The Research & Development Tax Credit: What is preventing you from claiming the credit

The Research & Development Tax Credit
What is preventing you from claiming the credit

The Research & Development Tax Credit came into law in the United States in 1981, and it was always a temporary provision of the IRS Code, that is until recently. 

The R&D tax credit is now permanent beginning with the 2016 tax year. 

This tax incentive is designed to encourage companies to invest in R&D, so what is holding you back?

If a business has activities that meet the four part test, then they can qualify for the R&D tax credit. 

The four part test is actually very simple and consists of:

  1. Permitted Purpose – Does the activity create new or improved functionality, performance, reliability, to a business component?  A business component can be a new or improved product process, technique, invention, software, or formula.
  2. Elimination of Uncertainly – Has information be discovered that would eliminate uncertainly of a business component?
  3. Process of Experimentation – Are one or more alternatives evaluated to achieve a desired result?
  4. Technological in Nature – Did the process of experimentation rely on principles of physical or biological science, engineering or computer science?

A business must use US labor to be able to claim the credit, but even if there are qualifying activities, a business may not be able to claim the credit due to utilization issues.  The R&D tax credit is just that, a tax credit, so if a business in not paying tax, then there is nothing for the credit to offset.  However, the R&D tax credit can be carry forward on the books for up to 20 years!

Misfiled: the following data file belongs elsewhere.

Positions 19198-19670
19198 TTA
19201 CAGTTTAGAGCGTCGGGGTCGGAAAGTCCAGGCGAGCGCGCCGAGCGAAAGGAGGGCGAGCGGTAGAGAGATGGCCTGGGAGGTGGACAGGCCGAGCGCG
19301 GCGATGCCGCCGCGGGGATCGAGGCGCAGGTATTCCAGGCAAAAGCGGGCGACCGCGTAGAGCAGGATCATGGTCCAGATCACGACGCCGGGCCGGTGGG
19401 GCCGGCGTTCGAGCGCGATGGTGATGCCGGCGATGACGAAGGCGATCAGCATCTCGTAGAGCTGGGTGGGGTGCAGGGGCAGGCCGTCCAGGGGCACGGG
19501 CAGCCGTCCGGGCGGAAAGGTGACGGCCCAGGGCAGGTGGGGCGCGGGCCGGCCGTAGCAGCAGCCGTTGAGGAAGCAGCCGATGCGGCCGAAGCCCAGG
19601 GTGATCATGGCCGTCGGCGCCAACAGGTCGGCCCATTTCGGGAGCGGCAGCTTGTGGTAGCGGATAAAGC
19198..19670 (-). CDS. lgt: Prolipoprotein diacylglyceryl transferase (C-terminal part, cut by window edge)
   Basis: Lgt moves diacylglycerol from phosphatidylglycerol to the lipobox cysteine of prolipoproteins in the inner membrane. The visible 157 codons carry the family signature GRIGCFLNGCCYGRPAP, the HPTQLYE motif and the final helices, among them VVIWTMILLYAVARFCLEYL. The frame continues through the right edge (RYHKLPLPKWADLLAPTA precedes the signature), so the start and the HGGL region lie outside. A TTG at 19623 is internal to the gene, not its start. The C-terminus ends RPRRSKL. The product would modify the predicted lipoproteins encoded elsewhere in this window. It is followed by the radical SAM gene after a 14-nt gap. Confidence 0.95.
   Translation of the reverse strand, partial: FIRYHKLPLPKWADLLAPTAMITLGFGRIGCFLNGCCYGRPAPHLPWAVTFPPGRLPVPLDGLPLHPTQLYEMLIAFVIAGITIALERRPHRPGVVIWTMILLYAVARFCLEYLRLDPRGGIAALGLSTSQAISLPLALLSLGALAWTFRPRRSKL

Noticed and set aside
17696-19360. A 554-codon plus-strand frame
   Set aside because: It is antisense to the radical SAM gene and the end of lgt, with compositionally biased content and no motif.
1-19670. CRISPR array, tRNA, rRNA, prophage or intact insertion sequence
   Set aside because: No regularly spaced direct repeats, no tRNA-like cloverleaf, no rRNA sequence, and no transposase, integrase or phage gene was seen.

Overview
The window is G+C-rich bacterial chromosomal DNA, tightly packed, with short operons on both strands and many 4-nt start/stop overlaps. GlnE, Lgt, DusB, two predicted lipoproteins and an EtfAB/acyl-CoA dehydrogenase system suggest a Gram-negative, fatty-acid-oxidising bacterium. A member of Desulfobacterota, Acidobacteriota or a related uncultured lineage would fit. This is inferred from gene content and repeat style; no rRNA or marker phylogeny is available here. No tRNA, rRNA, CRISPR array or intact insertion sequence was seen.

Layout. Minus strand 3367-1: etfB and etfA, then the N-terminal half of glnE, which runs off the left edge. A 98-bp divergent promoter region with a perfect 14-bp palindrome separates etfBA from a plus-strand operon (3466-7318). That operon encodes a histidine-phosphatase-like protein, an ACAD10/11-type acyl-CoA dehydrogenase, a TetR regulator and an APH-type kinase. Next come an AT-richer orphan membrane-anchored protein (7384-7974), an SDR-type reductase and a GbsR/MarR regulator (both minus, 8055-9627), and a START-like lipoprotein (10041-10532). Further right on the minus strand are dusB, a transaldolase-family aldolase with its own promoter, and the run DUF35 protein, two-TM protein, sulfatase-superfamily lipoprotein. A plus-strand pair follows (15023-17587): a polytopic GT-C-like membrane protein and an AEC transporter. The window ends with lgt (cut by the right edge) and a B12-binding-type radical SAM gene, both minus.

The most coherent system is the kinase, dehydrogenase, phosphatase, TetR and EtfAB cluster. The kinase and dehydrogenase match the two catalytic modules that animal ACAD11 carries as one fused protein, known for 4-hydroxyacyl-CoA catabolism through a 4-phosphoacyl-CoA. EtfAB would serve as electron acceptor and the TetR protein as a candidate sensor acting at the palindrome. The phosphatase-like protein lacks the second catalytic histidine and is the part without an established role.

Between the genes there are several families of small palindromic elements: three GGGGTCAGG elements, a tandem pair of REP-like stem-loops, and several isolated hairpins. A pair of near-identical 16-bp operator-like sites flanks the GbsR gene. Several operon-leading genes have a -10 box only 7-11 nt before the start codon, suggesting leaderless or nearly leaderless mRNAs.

Due to many businesses experiencing utilization issues, things got much better for the credit beginning in 2016 through the PATH (Preventing Citizens from Tax Hikes) Act.  There were two significant enhancements to the R&D tax credit:          

  1. AMT (Alternative Minimum tax) for companies with less than $50M in gross receipts (prior three year average) can be reduced by the R&D tax credit.  This is significant for flow-thru entities.
  2. Start-up companies, who are usually in an NOL situation, with less than $5M of gross receipts for the year, and no gross receipts for more than the last 5 years, can now offset payroll taxes with the R&D tax credit.

Perhaps the fear of audit is holding you back from claiming the R&D tax credit?  In the “olden” days of the R&D tax credit, this was a big concern as the credit was an IRS Tier 1 Directive, but this is no longer the case.  In 2013 the Tier Directives were abolished. 

So, what is holding you back from claiming, or at least exploring the possibility of benefiting from this most powerful business incentive?  You should spend a few moments this tax season with your most trusted advisor, your CPA, to better determine if this is an avenue to be pursued.  Who knows, you may just end up reducing your tax bill!

Director, Engineered Tax Services

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